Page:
Wetlands are the link between land and water, occasionally breaking away and becoming floating islands of vegetation. Although all we see is grass and shrubbery, below the water's surface the wetlands are performing important functions for people and wildlife. The benefits were the inspiration behind a new water treatment technology.
Not only do the wetlands filter, clean and store water, but they also provide habitat for more than one-third of the federally listed species on the Endangers Species Act. With that in mind, a team of researchers from Saint Francis University in Pennsylvania and the University of Oklahoma built their own floating wetlands at a model wastewater plant to see if they would affect water quality.
Treating wastewater is highly complex and requires processing the nitrogen it contains. Results from the three year study show the floating wetlands were able to do so through a combination of different factors.
Researchers believe the wetlands could be taking up some of the contaminants in the water. They aren't sure what biological and chemical mechanisms are responsible, but say microbes may have the biggest effect. Microbes, like bacteria, thrive at the base and roots of the floating wetlands where they break down and absorb the nitrogen and phosphorous.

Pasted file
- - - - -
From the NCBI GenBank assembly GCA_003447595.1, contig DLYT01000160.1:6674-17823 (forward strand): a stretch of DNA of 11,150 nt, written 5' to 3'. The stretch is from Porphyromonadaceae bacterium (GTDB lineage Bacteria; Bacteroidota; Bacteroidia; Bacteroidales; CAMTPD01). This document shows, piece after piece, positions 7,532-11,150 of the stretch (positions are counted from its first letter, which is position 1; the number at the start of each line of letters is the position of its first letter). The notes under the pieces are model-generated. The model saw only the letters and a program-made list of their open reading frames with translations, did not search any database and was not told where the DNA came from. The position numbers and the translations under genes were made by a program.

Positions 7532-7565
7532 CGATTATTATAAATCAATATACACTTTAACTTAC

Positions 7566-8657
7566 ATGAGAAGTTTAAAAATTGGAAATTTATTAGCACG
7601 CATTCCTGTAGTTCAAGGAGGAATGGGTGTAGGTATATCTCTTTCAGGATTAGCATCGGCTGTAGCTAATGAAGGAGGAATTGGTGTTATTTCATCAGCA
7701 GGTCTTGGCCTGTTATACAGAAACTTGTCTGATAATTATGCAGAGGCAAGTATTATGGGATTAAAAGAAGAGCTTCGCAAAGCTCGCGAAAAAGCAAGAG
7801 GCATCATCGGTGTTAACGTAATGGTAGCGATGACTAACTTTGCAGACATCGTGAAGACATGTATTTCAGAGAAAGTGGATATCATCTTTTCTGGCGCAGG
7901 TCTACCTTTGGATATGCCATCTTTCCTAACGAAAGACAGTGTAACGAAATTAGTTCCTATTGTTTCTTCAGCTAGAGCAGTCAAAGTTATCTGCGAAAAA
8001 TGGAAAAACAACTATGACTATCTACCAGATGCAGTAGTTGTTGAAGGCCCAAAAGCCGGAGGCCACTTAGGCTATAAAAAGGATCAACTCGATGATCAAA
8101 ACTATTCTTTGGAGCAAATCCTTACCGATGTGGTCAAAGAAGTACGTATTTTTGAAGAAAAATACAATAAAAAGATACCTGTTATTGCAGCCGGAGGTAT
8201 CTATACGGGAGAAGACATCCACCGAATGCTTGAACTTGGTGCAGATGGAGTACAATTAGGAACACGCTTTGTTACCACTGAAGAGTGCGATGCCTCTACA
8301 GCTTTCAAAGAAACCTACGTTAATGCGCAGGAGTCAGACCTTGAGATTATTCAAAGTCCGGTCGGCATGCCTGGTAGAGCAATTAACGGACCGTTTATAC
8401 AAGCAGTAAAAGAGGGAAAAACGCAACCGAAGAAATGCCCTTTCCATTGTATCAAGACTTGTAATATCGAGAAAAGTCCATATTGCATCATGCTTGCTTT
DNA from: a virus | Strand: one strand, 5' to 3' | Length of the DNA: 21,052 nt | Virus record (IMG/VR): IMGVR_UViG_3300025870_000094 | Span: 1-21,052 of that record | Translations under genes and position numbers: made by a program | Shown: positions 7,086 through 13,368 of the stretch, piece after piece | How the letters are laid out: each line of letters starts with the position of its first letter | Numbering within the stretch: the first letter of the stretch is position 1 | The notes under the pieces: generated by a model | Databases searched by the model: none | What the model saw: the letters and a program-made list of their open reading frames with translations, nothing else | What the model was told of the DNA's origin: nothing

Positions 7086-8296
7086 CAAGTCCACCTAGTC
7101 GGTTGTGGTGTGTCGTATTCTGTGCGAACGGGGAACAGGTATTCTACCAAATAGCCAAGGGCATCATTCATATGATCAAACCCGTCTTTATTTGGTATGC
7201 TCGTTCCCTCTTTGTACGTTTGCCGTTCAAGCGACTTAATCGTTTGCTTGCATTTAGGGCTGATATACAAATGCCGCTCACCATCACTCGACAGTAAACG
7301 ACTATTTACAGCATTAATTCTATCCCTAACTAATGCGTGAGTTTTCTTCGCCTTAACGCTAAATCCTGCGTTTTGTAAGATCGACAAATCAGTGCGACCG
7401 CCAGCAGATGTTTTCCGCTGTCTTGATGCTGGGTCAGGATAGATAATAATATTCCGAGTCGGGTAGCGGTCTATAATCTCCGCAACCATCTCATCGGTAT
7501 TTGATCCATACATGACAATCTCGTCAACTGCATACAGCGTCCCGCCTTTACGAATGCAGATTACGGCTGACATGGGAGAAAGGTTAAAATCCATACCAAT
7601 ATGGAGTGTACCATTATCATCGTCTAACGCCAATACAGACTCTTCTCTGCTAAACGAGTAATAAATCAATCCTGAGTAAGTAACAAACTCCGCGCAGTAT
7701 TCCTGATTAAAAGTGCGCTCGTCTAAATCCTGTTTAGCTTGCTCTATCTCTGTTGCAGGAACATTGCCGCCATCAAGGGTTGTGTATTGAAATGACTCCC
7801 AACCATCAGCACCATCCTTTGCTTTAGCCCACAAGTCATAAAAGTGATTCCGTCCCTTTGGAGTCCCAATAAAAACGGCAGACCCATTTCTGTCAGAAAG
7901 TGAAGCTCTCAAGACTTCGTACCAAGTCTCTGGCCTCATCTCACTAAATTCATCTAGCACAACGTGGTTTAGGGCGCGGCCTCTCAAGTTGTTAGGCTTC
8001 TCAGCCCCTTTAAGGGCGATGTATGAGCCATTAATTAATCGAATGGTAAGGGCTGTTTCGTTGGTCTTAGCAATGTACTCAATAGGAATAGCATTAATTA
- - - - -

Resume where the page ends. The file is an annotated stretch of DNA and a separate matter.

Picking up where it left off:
Floating wetlands can also help manage algal blooms in drinking water reservoirs and coastal ponds by helping regulate water temperature and solar radiation. Algal blooms are difficult to control and can clog water filters due to lower levels of oxygen in the water, which can kill fish.
Researchers note that it would take a high-coverage floating wetland to drive positive effects in water treatment. However, since little research has been done they must continue how to better construct these wetlands to maximize results.
To assist in compliance with local and federal regulations, MadgeTech offers a variety of data loggers for water treatment solutions. From monitoring water level and temperature, to water pressure and flow, MadgeTech data loggers can ensure water treatment systems are operating as intended. To view the entire line of data loggers specifically for wastewater treatment, click here.
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